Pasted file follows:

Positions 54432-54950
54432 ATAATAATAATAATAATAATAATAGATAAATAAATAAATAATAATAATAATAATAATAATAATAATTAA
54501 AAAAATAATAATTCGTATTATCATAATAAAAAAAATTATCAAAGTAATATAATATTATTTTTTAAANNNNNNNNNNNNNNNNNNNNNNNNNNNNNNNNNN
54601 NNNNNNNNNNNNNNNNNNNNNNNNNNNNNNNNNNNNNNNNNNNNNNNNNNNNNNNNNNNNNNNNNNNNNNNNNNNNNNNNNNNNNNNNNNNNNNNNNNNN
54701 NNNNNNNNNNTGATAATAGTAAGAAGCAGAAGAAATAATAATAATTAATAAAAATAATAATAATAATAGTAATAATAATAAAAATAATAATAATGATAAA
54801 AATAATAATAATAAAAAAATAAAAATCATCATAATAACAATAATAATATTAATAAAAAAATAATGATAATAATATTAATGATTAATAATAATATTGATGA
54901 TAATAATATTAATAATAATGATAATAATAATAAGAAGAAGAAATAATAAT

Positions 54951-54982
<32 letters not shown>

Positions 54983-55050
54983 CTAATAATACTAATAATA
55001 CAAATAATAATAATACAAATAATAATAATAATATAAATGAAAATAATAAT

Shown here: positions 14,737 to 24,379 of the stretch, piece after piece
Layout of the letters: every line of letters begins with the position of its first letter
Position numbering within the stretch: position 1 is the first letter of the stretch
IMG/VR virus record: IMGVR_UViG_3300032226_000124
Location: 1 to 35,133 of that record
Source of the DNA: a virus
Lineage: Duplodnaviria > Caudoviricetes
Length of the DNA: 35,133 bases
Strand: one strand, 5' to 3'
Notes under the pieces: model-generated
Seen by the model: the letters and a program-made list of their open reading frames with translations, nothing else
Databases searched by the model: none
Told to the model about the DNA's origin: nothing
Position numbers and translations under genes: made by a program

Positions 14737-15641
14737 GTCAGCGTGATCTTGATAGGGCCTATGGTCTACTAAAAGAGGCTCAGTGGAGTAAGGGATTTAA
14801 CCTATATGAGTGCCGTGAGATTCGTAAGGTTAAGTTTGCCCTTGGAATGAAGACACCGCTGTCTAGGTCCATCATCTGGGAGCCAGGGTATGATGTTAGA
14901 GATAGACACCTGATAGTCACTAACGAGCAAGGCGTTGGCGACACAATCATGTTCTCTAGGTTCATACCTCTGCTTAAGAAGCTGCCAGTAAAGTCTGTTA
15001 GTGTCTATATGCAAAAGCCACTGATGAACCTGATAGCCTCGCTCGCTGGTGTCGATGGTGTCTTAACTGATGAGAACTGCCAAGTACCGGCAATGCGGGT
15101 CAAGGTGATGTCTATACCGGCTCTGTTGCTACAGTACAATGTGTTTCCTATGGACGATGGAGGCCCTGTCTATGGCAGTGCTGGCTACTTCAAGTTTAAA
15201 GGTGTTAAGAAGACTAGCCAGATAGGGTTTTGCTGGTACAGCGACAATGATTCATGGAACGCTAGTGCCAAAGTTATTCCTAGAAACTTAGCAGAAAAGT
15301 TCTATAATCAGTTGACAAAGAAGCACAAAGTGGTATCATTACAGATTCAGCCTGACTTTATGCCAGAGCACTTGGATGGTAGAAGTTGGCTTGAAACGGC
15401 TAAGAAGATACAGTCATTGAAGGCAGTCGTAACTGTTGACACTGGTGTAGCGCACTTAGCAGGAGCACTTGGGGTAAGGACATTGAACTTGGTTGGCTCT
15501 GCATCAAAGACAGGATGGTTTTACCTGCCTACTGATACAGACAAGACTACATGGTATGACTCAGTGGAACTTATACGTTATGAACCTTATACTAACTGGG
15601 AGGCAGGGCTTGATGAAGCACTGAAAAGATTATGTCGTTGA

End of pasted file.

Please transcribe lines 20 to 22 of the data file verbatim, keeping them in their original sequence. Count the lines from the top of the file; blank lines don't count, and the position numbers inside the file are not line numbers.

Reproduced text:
Length of the DNA: 35,133 bases
Strand: one strand, 5' to 3'
Notes under the pieces: model-generated